Sebastian Vettel Pole: Another Processional Race Looms over Formula One

Patrick AllenAnalyst IJuly 31, 2010

BUDAPEST, HUNGARY - JULY 31:  Sebastian Vettel of Germany and Red Bull Racing drives down the pitlane during the final practice session prior to qualifying for the Hungarian Formula One Grand Prix at the Hungaroring on July 31, 2010 in Budapest, Hungary.  (Photo by Paul Gilham/Getty Images)
Paul Gilham/Getty Images

I do realise that nothing can ever be certain, and that therefore my title is probably far too gloomy. It’s also worth noting that the man on pole is not the best at starts, which could bode well for tomorrow. However (and this is a big however), the Red Bulls have simply been untouchable since they first took to the track on Friday.

The only man who has come close to challenging them, Alonso, tried but simply found it impossible to even split the charging Bulls. This made for a predictable and dull qualifying, and I fear this will affect tomorrow’s race.

Qualifying One

Petrov kicked us off this weekend with a 1:23:386. Ominously, the Red Bulls locked out the front row with their first times, but encouragingly it looked as if Alonso and Kubica were going to make them work for the pole.

Both Mclaren drivers looked uneasy in their cars, but Hamilton was managing his troubles more successfully than his teammate.

There was some rare Q1 excitement when, with just a couple of minutes left, Rosberg, Button, and Schumacher respectively occupied positions 16 to 18!

However, all three drivers found speed and in the end the three new teams were joined by an unlucky Kobayashi, who found himself in traffic when it really mattered.

I would like to make the point that it was so refreshing to see how nice Kobayashi was when asked whether or not he was going to go to the stewards to argue for a penalty for the driver in his way. The true racer simply smiled and said there was no point, that’s racing. How bloody refreshing!

Q1 Top Three



Kobayashi, Glock, Kovalainen, Trulli, di Grassi, Senna, Yamamoto

Qualifying Two

Massa was first out this time and set the pace with a 1:21:417. Alonso was considerably faster, but neither man could do anything once the Red Bulls began setting times.

Five minutes in, the positions were as follows:

Vettel, Webber, Alonso, Petrov, Hamilton, Massa, Hulkenberg, de la Rossa, Barrichello, Sutil, Liuzzi, Alguersari, Buemi, Button, Kubica, Rosberg, Schumacher.

The Mercedes were at the back because they only decided to come out around the time I was copying down the times.

Kubica quickly found speed and was soon in P4, but Button was definitely struggling.

Once the Mercedes drivers had set their first times it was pretty clear that Schumacher was yet again heading for the exit, but that Rosberg was again doing a great job punching above his weight for P4!

As the likes of Rosberg and de la Rossa impressed, World Champions Button and Schumacher simply fell back into the shadows. Clearly, Schumacher made a mistake coming back, and Button really needs to work on his qualifying. I mean, he is one of my F1 heroes and clearly talented, but no matter how well he drives on a Sunday, if he continues to qualify so poorly he’s only going to look bad!

Q2 Top Three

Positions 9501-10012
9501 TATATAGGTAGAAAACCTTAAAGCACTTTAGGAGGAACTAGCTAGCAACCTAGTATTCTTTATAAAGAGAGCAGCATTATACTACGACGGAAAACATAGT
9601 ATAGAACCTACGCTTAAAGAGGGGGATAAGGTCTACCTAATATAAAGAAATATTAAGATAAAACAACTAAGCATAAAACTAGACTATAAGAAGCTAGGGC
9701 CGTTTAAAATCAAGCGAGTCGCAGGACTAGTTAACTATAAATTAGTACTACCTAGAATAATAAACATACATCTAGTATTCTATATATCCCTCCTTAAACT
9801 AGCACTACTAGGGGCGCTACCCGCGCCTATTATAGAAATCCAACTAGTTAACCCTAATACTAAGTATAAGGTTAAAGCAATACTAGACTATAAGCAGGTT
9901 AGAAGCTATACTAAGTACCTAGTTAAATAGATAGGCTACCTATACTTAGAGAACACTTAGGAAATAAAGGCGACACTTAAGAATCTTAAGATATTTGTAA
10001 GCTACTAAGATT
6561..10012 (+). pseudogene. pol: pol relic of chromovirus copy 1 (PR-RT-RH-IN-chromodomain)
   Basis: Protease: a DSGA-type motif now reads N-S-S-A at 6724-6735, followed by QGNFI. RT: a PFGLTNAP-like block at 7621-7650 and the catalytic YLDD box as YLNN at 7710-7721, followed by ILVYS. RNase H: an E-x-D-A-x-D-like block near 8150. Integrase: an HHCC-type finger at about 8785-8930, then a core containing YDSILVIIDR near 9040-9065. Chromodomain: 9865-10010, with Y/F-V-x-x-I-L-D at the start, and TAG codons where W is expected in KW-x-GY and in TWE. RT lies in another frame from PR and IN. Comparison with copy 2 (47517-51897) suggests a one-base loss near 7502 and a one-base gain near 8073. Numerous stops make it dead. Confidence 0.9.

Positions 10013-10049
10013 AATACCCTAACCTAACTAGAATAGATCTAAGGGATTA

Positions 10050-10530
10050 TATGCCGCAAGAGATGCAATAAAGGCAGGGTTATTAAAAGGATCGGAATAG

Button, Barrichello, Sutil, Schumacher, Buemi, Liuzzi, Alguersari

Qualifying Three

Alonso did well with his first time of 1:19:987, but when Webber set a time half a second faster, followed by Vettel’s 1:18:773, everyone else might as well have given up and saved tyres.

It really was pointless. Red Bull were immense, Ferrari were clearly second best, and the only thing worth reporting was the bulldog spirit of de la Rossa.

Five minutes in and the positions were as follows:

Vettel, Webber, Alonso, Massa, Hamilton, Rosberg, Hulkenberg.

The three remaining cars—de la Rossa, Kubica, and Petrov—lapped reasonably well but the Sauber couldn’t compete and both Renault drivers made small mistakes.

The final session was even more boring than the first and it wasn’t even interesting between the Red Bulls as Vettel was simply the best.

What does this mean for tomorrow then?

Well, best case scenario, Vettel gets in Webber’s way, the Ferraris move up and there is a fight between the two teams to the flag (of course, add Hamilton to the mix for excitement too).

Worst case scenario, a clean start with a Red Bull (probably Vettel), leading from the beginning to the end. Ferrari hold station, and Hamilton can’t even challenge for a podium.

I guess we can pray for rain?

1 Sebastian Vettel RBR-Renault 1:18.773

2 Mark Webber RBR-Renault 1:19.184

3 Fernando Alonso Ferrari 1:19.987

4 Felipe Massa Ferrari 1:20.331

5 Lewis Hamilton McLaren-Mercedes 1:20.499

6 Nico Rosberg Mercedes GP 1:21.082

7 Vitaly Petrov Renault 1:21.229

8 Robert Kubica Renault 1:21.328

9 Pedro de la Rosa BMW Sauber-Ferrari 1:21.411

10 Nico Hulkenberg Williams-Cosworth 1:21.710

11 Jenson Button McLaren-Mercedes 1:21.292

12 Rubens Barrichello Williams-Cosworth 1:21.331

13 Adrian Sutil Force India-Mercedes 1:21.517

14 Michael Schumacher Mercedes GP 1:21.630

15 Sebastien Buemi STR-Ferrari 1:21.897

16 Vitantonio Liuzzi Force India-Mercedes 1:21.927

17 Jaime Alguersuari STR-Ferrari 1:21.998

18 Kamui Kobayashi BMW Sauber-Ferrari 1:22.222

19 Timo Glock Virgin-Cosworth 1:24.050

20 Heikki Kovalainen Lotus-Cosworth 1:24.120

21 Jarno Trulli Lotus-Cosworth 1:24.199

22 Lucas di Grassi Virgin-Cosworth 1:25.118

23 Bruno Senna HRT-Cosworth 1:26.391

24 Sakon Yamamoto HRT-Cosworth 1:26.453

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